By Julie Johnson, The Press Democrat

The footprints of the late Bill Kortum’s environmental activism could cover a map of Sonoma County. They stretch back decades to the successful fight to keep a nuclear power plant off Bodega Head and forward to current-day developments like the Sonoma-Marin Area Rail Transit project and efforts to stop a controversial plan to charge fees at state beaches.

Speakers who came together Friday at Copperfield’s Books in Petaluma to read from a book chronicling Kortum’s legacy reflected the broad network of activists he collaborated with and mentored as they became central players in North Coast environmentalism.

Former North Coast Congresswoman Lynn Woolsey, who became a dogged advocate for coastal preservation, said Kortum launched her career in politics when, during his short time as a Sonoma County supervisor, he appointed her to the Sonoma County Commission on the Status of Women.

“Of all the people in my life whom I’ve held in high esteem, I’d know how I was doing if Bill Kortum was pleased or displeased,” said Woolsey, who retired in 2013.

Woolsey and eight others read from “Bill Kortum: A 50 Year History of Environmental Activism in Sonoma County” by John Crevelli, a longtime Santa Rosa Junior College history instructor and friend to Kortum.

About 100 people in the standing-room-only audience at the back of the Kentucky Street book store gathered for the 7 p.m. reading held in honor of the upcoming Earth Day on April 22.

Sponsored by the Sonoma County Conservation Action, Sierra Club, Coastwalk, Greenbelt Alliance and North Bay Jobs with Justice, the group is hosting another reading from Crevelli’s book at 7 p.m. Saturday at the local book chain’s Healdsburg store at 106 Matheson St.

Crevelli, who died last May, and Kortum, who died in 2014, were peers on many fronts. Both were native sons of Sonoma County who grew up on chicken ranches to become avid hikers and environmentalists dedicated to preserving the county’s coastline and open spaces.

Seated in the third row, Crevelli’s widow, Debra Crevelli, and two of his four children, Monica and Renee, listened as the speakers took turns reading from passages of the richly detailed narrative of local environmental history.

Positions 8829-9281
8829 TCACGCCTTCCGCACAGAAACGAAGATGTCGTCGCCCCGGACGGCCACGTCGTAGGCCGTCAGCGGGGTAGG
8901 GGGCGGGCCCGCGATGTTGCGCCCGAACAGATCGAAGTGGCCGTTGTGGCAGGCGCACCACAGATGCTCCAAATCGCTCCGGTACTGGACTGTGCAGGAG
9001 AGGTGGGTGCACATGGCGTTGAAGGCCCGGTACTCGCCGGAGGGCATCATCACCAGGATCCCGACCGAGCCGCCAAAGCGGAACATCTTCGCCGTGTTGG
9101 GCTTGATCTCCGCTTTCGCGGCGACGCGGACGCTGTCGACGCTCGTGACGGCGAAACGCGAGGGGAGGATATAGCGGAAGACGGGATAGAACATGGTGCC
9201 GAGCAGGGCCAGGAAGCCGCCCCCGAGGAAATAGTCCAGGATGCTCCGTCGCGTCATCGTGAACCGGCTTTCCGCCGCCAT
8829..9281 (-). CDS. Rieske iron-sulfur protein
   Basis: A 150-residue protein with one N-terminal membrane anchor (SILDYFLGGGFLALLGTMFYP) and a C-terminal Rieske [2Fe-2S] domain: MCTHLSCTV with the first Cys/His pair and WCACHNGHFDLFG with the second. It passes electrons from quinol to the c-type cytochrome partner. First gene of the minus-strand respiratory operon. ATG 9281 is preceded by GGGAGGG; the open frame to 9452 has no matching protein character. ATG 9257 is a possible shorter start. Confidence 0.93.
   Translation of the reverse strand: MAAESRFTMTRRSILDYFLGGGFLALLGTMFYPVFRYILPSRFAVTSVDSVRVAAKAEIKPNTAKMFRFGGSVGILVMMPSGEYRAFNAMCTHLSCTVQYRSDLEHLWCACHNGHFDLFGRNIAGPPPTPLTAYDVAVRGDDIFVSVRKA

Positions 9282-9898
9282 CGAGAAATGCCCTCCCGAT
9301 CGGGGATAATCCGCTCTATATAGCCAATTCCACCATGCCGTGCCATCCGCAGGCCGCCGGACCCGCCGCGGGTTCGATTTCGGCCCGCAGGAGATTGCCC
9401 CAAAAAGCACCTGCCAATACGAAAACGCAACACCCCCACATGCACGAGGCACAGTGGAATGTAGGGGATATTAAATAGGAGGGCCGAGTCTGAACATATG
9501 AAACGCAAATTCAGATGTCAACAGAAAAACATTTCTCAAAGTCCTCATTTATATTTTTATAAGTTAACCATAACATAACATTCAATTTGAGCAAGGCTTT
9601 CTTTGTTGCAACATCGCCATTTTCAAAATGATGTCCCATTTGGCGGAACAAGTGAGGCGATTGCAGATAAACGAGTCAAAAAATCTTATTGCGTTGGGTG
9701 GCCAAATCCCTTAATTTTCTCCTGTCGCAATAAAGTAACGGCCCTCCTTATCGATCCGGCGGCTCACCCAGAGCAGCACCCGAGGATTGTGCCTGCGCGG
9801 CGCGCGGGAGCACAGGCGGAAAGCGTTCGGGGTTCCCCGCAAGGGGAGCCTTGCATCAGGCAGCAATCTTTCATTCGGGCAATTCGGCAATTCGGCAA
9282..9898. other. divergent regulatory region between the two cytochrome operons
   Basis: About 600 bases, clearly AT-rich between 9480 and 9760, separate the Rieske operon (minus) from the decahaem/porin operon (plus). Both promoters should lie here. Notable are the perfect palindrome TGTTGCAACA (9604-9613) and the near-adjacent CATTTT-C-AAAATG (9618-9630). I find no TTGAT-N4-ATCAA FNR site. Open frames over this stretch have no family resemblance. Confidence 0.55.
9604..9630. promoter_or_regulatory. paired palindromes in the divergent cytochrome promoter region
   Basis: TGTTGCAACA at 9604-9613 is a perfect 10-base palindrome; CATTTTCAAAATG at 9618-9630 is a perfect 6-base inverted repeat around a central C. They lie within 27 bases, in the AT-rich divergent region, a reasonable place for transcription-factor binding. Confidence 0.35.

“I’m going to sit here and soak it all in,” Debra Crevelli of Healdsburg said before the reading began.

Former state Sen. Noreen Evans, who is running for the west county’s supervisor seat, read a passage about the political climate when Kortum and others fought to defeat PG&E’s plan to build the nuclear power plant on Bodega Head — on the San Andreas Fault.

Evans said looking back at Kortum’s legacy was especially timely because of the potential for the California Coastal Commission to allow state parks to start charging fees at beaches. The commission is considering the fee plan in a move that several of the speakers Thursday said goes against the preservation and public access Kortum spent decades fighting for.

“The more things change, the more they remain the same,” Evans said.

Kortum was a veterinarian whose decades of activism curtailing unchecked growth and preserving the coastline and open spaces have left an indelible mark on projects across the region. And his legacy is present in projects just yet coming to fruition — such as the newly expanded marine sanctuaries off the Sonoma and Mendocino coasts.

Woolsey said the origins of the SMART commuter railway can be linked back to conversations in the 1990s between Kortum and others involved in a heated debate over widening Highway 101.

“We prevailed and we will have the SMART train,” Woolsey said. “I wish Bill Kortum could be on it the day it starts.”

Kortum’s widow, Lucy Kortum, read a passage about her husband’s opposition to the Warm Springs Dam, which was central to his platform when he was elected to the Board of Supervisors in 1974. Lucy Kortum said the opposition to the project influenced the final, smaller design built in 1983.

“The dam that you see now wasn’t the dam that was proposed,” she said. “As Bill says, ‘Never give up.’”

Other speakers included Mark Green, development director with the Conservation Corps North Bay; Pam Torliatt, who served as mayor of Petaluma from 2007 to 2011; Tom Roth, a top aide to Woolsey who managed the campaign to expand North Coast marine sanctuaries; Matt Maguire of Friends of Lafferty Park, a group advocating for public access to the city-owned Laffery Ranch property, a 270-acre hillside site off Sonoma Mountain Road; and Rick Theis, founder of the nonprofit Leadership Institute for Ecology and the Economy in Santa Rosa.

You can reach Staff Writer Julie Johnson at 521-5220 or On Twitter @jjpressdem.

This article was originally published by the Santa Rosa Press Democrat.